• reflecting on how pictures makes them feel. Using visual images can be a powerful vehicle for creating empathy, developing understanding about other people and situations and making personal connections to themselves.


  • promoting and extending the reader’s vocabulary through discussing and describing what they see and what is happening in the image/s.


  • developing visual literacy skills by questioning the use of design elements such as colour, shape, line, movement and pattern to create meaning in the story.


  • engaging the reader in an active participatory role when reading/viewing the text to be able to make sense of the narrative as a whole (Arizpe, 2013).


  • enhancing relationships between readers through conversation and discussion of what they are viewing. By taking turns to listen to others, readers can develop their ability to negotiate and be considerate of others opinions and co-construct ideas.


Enhancing relationships (Wix stock image)

How to read a Wordless Picture Book and other activities


Wordless picture books can be read various ways. Here are some ideas and responding activities…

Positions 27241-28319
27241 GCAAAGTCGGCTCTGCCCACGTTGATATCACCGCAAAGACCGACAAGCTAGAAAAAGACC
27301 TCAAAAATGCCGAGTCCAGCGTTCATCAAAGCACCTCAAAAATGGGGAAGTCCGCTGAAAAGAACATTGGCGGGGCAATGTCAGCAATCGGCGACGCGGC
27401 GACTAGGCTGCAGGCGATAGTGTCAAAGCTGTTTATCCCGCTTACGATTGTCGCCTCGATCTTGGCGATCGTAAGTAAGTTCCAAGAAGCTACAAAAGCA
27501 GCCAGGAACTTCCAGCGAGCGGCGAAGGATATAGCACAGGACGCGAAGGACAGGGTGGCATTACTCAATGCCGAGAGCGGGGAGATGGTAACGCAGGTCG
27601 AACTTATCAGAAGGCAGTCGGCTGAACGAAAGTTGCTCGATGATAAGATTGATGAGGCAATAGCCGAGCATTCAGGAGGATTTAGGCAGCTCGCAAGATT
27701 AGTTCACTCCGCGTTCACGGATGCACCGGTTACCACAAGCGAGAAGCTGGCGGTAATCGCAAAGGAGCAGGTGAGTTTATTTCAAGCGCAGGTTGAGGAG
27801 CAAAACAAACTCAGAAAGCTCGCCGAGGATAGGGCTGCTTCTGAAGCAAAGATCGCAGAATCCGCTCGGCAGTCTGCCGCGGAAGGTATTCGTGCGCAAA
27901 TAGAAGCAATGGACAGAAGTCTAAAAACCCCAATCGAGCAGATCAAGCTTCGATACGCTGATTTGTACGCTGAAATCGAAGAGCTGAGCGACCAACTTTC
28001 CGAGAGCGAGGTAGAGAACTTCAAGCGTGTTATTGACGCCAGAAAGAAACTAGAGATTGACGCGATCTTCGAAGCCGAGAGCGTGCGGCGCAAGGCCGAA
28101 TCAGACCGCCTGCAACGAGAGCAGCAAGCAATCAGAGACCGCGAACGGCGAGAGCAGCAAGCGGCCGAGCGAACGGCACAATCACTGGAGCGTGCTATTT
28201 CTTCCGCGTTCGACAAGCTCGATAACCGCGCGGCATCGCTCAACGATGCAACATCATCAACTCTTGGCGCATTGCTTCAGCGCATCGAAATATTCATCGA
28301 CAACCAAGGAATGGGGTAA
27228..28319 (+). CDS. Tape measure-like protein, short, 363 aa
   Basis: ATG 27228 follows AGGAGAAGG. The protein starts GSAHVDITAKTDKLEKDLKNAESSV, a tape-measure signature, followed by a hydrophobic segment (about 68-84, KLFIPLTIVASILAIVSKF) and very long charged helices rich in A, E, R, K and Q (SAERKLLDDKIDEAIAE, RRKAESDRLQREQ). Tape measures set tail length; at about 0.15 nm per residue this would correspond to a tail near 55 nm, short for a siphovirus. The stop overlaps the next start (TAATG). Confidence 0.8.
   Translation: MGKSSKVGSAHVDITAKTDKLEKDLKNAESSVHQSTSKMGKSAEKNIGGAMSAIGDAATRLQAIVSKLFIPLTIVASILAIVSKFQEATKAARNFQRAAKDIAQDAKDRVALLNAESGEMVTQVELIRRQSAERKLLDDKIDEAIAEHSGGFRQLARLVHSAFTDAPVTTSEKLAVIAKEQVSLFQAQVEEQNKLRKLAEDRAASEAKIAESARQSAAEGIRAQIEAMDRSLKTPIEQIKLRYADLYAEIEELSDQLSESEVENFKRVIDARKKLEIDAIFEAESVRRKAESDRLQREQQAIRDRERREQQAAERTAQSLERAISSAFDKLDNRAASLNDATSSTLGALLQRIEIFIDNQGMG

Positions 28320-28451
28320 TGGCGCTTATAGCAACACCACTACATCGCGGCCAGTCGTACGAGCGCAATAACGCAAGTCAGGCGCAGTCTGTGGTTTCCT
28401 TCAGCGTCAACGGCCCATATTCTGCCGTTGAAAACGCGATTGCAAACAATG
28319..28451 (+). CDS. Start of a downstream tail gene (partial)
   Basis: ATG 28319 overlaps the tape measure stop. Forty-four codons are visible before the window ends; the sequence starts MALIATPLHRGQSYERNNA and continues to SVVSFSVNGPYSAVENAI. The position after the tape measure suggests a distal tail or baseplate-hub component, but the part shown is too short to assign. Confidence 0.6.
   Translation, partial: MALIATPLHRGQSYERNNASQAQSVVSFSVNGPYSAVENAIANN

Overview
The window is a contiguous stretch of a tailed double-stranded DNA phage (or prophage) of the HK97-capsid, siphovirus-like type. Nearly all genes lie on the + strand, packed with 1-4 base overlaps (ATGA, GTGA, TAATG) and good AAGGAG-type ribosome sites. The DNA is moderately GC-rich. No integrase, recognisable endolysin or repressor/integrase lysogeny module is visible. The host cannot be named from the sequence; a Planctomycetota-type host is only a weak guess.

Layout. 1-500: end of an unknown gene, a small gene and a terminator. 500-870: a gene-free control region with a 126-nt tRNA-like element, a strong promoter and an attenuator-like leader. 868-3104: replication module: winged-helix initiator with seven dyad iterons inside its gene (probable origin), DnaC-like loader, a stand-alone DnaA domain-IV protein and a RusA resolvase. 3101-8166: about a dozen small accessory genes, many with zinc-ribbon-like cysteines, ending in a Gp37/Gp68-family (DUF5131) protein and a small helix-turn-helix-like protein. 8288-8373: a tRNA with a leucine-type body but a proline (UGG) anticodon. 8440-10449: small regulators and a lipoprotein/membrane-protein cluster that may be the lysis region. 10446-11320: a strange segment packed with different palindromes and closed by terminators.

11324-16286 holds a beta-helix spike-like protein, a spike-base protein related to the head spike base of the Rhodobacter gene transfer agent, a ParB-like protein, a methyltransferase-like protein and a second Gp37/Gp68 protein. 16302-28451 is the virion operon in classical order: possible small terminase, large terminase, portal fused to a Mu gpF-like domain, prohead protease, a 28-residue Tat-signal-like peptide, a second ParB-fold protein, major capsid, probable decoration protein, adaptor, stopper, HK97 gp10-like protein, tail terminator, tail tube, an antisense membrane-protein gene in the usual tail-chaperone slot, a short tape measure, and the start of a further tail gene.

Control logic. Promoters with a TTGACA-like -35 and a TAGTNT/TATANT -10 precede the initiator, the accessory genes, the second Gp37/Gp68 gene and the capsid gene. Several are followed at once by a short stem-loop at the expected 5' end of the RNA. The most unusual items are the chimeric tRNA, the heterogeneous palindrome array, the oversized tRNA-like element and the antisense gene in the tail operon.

• Read quietly, especially in the first viewing, absorbing the pages in sequence and taking the necessary time needed on each page. Allow them time to re-read so as to make connections and make sense of the visual narrative as a whole.


  • Read through again, this time discussing what you see; what is happening in the picture; why you think that; and what will happen next.


  • Allow the younger reader to be the narrator of the story. Let them develop the storyline and give personality to the characters. Encourage them to use fanciful words to extend their vocabulary.


  • As a guide, model being the narrator of the story and develop words to accompany the text. Give characters their voice and consider the context of the story... if the images are bright and quirky then allow yourself to role-play the characters with humour and wit.


  • Discuss how your story is similar or different to each other’s story.


  • Discuss how the images made you feel and why. There may be a particular page that the reader is drawn to or moves them emotionally.


  • Talk about how the illustrator/author has used colour, texture and other design elements and concepts to make meaning or create emphasis. Perhaps all the background colours are soft greens and there is one element that is red (its contrasting colour). There may be an element (image, colour, shape) that is repeated throughout the book...what is its significance to the story OR does it represent something else (symbolism)?


  • Discuss if there is a moral to the story. Was the author/illustrator trying to convince us or make us aware of something?


  • Cover up the title of the wordless picture book, read through and then ask the reader/s to give the book a title. Give reasons for their title.


  • Write a story with words to accompany the images. Use descriptive language and develop the character’s voice and language.